Amherst schools may delay 6th grade move to middle school

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Staff Writer
Friday, January 20, 2023

AMHERST — Despite significant planning over the past two years to relocate sixth graders from the town’s elementary schools to the Amherst Regional Middle School this fall, district leaders are broaching the idea of delaying the move, possibly for three years.

Citing a preliminary $800,000 deficit in next year’s school budget, declining elementary school enrollment and complicated guidelines from the Department of Elementary and Secondary Education to launch what would be considered a fourth elementary school, Superintendent Michael Morris told the Amherst School Committee on Jan. 10 that he is considering recommending pushing back the move until the fall of 2026.

Postponing the move would mean sixth graders’ arrival at the middle school would coincide with the opening of a new 575-student elementary school, for grades K-5, to replace both Wildwood and Fort River schools.

“When presented with all this new information or evolving information, it caused me to think about ... what’s in the best interest of kids?” Morris said.

Morris said postponing the move would only happen if it’s in the best interests of education in Amherst.

“I know there’s huge risk in even bringing up the conversation tonight,” Morris said.

Both the Amherst and Amherst-Pelham Regional school committees in fall 2021 approved the move of sixth graders from the existing elementary schools, including Crocker Farm.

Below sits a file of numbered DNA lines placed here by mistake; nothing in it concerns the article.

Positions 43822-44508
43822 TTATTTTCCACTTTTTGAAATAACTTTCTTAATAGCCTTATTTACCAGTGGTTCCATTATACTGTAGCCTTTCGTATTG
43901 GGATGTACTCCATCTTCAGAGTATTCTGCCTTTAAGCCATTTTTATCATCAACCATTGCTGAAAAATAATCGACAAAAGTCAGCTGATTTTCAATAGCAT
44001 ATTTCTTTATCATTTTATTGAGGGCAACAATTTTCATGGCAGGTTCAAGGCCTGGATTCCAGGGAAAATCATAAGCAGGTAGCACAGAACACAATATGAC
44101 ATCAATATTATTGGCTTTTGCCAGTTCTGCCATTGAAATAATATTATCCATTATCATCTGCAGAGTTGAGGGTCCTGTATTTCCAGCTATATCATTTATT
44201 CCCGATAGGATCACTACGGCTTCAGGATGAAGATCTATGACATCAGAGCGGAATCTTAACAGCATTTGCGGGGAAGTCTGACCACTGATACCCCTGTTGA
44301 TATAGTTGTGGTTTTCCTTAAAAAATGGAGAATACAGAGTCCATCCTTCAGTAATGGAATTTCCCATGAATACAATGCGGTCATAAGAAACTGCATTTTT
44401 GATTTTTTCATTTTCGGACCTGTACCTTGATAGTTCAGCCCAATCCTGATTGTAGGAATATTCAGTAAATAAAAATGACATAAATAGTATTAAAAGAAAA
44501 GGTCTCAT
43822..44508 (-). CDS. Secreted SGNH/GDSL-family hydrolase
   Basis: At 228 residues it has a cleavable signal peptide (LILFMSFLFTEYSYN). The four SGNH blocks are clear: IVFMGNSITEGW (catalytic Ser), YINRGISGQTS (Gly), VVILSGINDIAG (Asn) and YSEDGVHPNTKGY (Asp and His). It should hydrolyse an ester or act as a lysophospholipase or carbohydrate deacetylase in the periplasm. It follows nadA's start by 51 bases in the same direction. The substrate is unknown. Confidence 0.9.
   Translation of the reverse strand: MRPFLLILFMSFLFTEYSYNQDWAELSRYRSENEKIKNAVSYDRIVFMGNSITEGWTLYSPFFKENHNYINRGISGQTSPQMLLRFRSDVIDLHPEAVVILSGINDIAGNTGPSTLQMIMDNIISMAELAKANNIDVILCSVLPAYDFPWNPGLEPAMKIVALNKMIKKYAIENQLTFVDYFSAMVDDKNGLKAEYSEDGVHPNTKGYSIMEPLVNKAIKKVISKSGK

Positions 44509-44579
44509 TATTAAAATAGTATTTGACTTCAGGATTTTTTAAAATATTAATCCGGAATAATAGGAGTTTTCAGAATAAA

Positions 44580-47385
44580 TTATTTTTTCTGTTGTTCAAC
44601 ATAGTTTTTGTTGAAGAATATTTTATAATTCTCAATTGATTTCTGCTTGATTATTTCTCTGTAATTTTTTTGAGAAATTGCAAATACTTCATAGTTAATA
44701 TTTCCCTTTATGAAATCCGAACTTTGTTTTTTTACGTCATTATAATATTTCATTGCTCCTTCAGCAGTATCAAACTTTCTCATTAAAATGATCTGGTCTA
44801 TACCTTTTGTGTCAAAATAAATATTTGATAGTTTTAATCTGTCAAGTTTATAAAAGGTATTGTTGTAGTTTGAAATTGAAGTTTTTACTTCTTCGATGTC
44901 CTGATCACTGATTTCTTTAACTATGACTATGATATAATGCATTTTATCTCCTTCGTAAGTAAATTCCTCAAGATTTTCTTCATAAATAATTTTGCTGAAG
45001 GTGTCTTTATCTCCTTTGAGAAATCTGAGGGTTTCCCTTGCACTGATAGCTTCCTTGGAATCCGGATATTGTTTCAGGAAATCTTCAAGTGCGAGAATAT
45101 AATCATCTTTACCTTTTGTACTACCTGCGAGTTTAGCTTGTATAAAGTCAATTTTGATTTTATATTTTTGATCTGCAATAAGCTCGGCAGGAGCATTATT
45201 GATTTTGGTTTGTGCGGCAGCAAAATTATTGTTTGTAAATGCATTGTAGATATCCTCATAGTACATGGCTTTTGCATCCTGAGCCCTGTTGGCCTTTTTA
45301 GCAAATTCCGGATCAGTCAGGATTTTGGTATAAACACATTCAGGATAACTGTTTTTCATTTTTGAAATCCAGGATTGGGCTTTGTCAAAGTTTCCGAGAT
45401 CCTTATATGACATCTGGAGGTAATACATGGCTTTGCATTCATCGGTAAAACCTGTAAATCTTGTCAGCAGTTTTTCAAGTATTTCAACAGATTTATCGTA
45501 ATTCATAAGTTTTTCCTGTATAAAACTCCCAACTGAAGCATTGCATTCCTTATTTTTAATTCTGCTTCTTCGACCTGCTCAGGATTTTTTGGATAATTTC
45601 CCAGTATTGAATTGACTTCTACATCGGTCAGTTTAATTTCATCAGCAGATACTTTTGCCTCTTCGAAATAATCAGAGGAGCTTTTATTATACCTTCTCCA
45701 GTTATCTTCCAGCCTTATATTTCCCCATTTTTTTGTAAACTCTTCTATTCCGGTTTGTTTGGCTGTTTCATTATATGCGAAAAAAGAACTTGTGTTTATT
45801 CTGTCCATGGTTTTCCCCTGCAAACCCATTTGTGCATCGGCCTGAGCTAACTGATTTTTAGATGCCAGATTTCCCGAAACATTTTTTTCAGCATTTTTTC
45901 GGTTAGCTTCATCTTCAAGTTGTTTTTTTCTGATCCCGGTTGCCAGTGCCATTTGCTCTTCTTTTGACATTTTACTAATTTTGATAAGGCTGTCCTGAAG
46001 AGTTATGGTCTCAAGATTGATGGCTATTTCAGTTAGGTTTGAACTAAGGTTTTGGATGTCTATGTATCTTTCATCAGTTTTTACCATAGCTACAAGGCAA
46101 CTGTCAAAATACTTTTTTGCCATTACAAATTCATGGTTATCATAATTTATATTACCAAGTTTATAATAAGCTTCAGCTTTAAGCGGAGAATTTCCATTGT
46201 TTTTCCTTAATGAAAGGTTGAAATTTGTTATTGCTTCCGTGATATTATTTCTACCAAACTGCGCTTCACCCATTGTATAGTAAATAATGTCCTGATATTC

The new school will be the subject of a Proposition 2½ debt exclusion override vote on May 2.

Staying the course permanently, Morris said, is not possible due to the required change in configuration. “It’s about a when, not an if,” Morris said.

The idea of pushing back the move of sixth graders first came up during a draft staffing plan for elementary schools next year, with some of the 102 responses observing that consolidating at least three classrooms in the elementary schools will mean more space than anticipated.

The $800,000 deficit in the budget being prepared by school finance chief Douglas Slaughter comes at a time when Morris said he understands fiscal challenges are likely to get worse because the schools will not have Elementary and Secondary School Emergency Relief money to fall back on. Morris said he didn’t anticipate the scale of the deficit and that fiscal cliffs he has warned about are coming into clearer focus.

“We were both surprised at the anticipated deficit of $800,000,” Morris said. “We had significant concerns about that.”

With a $25.81 million budget target based on a 2.5% increase under guidelines set by the town’s Finance Committee, spending would be $629,445 above this year’s $25.18 million budget. Instead, the $26.61 million budget has an additional $804,541 that needs to be trimmed.

In addition, Morris said he is concerned about declining enrollment, with 964 students at three schools that is 50 students below projections made in 2019, and DESE’s requirements for starting a new school.

But Morris said three primary reasons for completing the move this fall remain, including the developmental needs for students, the future building project that requires a K-5 model, and the limited space at Wildwood and Fort River prompted by changes that have been made to ventilation to reduce respiratory illnesses.